The first tenant in on a new build is often bearing the brunt of infrastructure costs like electrical and hvac; this is where a professional can help paint a clear picture on a case-by-case basis.”
/ Nathan Naka, Partner, Director Project Management, mform Construction Group

Another consideration for moving to a new building, especially a new building under construction, is access to the space during construction. Nothing will slow down the efficiency and timing of construction like restrictions to a loading dock or freight elevator. If a tenant finds themselves starting construction in tandem with other tenants in the building, there may be challenges to gaining access to freight elevators and/or loading docks.

In contrast, during a renovation in place, logistical considerations are needed for staff during the construction period, often emphasizing the need for swing space. Swing space can make the difference between a long and painful renovation and a more time-efficient project; something to be considered early on in lease negotiations.

One key consideration in any scenario is to engage your project team sooner than later. Having input from a general contractor, project manager, and designer on the pros and cons can go a long way in mitigating risks, costs, and headaches later on.

“Hiring a seasoned and professional team is crucial for navigating the complexities of office renovation or relocation. With their expertise, they can swiftly uncover key considerations and potential challenges, mitigating risks and averting potential issues.”
/ Steven Demers, Senior Director, PM, CBRE


Impact on Culture

The human element often takes a back seat in the decision-making process, but the impact of an office renovation or relocation on a company’s staff and corporate culture should be a key consideration. Swing spaces emerge as a vital remedy, improving productivity and morale during the disruptive period, and potentially turning the disruptions into opportunities for piloting new workplace models and boosting staff enthusiasm.

Whether you choose to move to a new location, or stay in place, a revitalized office environment provides a significant opportunity from a branding and culture perspective. Consider a grand reveal to activate your clients and the community and further boost staff morale and pride of place.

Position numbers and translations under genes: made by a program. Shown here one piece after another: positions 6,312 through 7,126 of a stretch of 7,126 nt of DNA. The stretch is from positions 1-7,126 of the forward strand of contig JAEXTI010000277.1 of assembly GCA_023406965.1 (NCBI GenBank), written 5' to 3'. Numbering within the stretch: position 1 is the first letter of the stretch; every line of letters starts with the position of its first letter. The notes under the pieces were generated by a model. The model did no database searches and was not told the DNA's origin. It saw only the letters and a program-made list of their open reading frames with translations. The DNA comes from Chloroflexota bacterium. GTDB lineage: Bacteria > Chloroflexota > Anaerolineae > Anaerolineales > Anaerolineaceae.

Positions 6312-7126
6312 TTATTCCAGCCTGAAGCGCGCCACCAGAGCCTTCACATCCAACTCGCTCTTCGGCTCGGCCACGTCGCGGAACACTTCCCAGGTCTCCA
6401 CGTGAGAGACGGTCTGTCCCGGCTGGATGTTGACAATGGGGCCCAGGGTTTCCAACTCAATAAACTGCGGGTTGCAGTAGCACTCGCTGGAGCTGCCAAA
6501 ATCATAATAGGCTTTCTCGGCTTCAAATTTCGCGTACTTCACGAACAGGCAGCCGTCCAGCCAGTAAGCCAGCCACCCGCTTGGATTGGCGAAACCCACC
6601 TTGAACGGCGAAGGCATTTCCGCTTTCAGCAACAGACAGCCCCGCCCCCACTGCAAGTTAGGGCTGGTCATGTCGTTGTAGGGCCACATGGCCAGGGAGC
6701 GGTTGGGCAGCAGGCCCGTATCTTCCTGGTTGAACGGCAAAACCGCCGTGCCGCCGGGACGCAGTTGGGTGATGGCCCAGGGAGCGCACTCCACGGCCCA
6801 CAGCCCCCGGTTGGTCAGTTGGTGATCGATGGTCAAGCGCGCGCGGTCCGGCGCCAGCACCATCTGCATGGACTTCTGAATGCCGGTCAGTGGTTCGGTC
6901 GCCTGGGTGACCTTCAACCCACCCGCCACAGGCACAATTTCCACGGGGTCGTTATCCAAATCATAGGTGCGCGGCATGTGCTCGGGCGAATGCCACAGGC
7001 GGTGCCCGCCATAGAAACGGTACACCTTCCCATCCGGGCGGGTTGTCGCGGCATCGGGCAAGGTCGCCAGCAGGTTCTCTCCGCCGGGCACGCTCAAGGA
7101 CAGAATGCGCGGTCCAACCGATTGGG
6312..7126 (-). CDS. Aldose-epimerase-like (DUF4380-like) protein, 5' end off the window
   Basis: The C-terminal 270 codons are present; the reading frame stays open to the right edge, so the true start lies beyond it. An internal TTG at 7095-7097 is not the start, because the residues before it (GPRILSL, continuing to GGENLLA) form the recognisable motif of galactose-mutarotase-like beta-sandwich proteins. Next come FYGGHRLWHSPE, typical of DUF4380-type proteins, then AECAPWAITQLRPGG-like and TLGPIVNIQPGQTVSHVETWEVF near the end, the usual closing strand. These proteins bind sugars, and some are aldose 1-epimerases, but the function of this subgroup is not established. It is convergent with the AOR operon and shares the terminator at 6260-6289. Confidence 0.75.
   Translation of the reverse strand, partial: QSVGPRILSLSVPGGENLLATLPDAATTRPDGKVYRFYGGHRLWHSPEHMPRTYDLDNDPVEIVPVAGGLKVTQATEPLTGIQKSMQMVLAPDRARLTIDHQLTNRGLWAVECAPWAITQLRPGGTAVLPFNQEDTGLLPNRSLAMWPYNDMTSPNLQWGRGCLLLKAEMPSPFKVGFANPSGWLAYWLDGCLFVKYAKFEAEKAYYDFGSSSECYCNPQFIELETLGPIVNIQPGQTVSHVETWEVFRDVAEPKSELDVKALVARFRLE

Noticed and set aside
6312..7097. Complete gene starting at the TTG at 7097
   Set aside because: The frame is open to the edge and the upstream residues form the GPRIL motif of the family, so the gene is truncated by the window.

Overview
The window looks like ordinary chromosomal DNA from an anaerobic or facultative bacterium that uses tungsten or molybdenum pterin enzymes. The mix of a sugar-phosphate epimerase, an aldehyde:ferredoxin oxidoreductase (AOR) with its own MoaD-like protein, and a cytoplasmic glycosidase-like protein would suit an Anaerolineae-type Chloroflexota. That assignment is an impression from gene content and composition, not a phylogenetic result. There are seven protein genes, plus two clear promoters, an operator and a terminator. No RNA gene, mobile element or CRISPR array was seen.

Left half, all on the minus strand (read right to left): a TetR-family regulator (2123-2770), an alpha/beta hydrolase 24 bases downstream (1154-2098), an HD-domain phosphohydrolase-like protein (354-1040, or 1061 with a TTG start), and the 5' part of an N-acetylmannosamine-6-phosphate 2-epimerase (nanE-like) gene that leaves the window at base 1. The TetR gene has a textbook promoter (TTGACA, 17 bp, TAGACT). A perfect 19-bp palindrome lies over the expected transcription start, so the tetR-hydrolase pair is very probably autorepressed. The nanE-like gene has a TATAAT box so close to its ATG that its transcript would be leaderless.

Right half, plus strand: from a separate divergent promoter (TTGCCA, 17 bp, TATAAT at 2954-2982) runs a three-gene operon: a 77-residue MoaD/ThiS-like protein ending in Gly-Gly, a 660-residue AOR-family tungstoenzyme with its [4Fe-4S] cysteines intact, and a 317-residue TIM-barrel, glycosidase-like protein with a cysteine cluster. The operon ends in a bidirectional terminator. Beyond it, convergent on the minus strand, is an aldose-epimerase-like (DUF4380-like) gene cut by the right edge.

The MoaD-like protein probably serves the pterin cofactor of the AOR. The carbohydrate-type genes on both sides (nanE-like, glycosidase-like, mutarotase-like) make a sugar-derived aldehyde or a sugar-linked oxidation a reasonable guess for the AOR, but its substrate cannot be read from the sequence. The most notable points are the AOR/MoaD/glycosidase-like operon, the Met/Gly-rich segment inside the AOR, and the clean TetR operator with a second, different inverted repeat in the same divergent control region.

“At the end of the day the client is looking for something that is unique to their corporate culture and branding. It’s about creating an ownable design, one that the client can say is truly authentic to themselves.
/ Suzanne Wilkinson, Principal, Figure3

Navigate the Complexities with Interior Design

When approaching this complex decision, an interior design team emerges as a critical player by offering an experienced perspective and valuable feedback based on your unique programming needs. They possess the ability to uncover cost savings by identifying the benefits and features of each space, ultimately saving money, identifying potential opportunities and otherwise costly risks.

The design team can conduct feasibility plan studies that visually showcase the impact of the various real estate scenarios. This collaboration helps understand the pros, cons, and costs of each option, while providing a non-biased third-party perspective and potential negotiation points with the landlord. In identifying these quantitative measures, and often overlooked qualitative considerations such as the impact on corporate culture and brand
opportunity, interior designers offer a specialized skillset in navigating the complexities and ensuring a balanced perspective for companies facing the dilemma of staying or going.

Key Takeaways and Advice from the Experts:

Katya Shabanova: Time is your ally in this market. If you can avoid rushing decisions, focus on flexibility and what’s best for you.
Steven Demers: Perspective is critical to make the most informed decision. It is important to bring your project team together sooner than later to gain this perspective.
Nathan Naka: Consider the impact a multi-phased renovation-in-place project will have on your corporate culture and productivity.
Suzanne Wilkinson: Every physical space provides a unique opportunity to tell your business’ story. It is critical to have a sound understanding of your vision from the start.